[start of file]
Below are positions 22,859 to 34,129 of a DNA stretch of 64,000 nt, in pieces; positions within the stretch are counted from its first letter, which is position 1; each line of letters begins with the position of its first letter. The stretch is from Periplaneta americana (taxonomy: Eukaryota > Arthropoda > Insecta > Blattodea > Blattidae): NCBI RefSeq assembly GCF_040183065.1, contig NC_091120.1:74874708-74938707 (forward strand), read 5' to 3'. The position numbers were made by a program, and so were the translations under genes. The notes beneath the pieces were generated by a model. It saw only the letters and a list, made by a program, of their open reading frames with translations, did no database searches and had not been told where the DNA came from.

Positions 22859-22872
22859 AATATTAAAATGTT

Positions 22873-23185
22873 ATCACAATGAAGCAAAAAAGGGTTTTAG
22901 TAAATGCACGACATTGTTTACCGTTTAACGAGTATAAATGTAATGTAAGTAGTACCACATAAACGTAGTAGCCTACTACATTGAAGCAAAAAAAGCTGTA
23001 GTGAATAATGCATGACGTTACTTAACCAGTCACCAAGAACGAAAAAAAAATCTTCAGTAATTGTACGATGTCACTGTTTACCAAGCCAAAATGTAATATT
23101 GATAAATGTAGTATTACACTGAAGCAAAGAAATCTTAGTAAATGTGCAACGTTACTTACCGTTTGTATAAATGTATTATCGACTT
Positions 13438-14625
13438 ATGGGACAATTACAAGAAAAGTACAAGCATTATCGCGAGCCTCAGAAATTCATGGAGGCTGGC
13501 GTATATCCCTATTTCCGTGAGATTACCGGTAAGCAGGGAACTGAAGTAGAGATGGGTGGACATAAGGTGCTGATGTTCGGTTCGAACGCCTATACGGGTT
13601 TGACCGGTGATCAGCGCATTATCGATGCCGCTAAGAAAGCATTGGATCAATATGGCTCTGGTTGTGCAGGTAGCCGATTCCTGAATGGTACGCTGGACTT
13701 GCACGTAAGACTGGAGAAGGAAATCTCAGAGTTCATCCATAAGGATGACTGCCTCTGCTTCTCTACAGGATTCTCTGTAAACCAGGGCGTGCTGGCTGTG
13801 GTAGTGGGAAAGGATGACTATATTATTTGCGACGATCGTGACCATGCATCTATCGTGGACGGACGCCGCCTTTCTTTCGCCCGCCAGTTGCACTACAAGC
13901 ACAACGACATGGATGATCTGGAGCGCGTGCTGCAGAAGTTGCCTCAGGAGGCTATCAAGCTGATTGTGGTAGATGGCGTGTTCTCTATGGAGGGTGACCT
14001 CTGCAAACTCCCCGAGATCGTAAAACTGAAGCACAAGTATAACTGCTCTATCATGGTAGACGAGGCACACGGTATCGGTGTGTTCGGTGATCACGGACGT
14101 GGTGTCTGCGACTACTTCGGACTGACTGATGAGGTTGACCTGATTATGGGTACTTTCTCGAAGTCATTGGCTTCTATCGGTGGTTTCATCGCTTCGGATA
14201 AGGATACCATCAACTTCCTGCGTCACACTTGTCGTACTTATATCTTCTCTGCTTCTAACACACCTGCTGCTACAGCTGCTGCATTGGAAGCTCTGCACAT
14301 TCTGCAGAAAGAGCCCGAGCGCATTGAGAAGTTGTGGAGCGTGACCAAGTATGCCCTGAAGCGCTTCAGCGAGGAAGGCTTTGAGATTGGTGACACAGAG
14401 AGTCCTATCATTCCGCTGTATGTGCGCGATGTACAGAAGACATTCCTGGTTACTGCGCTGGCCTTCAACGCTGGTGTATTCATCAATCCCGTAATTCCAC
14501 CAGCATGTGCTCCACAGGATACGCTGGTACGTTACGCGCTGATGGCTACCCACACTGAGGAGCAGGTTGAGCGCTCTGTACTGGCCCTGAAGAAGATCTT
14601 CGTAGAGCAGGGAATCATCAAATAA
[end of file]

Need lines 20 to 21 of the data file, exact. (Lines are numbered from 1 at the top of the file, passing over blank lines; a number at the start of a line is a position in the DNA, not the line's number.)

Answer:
14401 AGTCCTATCATTCCGCTGTATGTGCGCGATGTACAGAAGACATTCCTGGTTACTGCGCTGGCCTTCAACGCTGGTGTATTCATCAATCCCGTAATTCCAC
14501 CAGCATGTGCTCCACAGGATACGCTGGTACGTTACGCGCTGATGGCTACCCACACTGAGGAGCAGGTTGAGCGCTCTGTACTGGCCCTGAAGAAGATCTT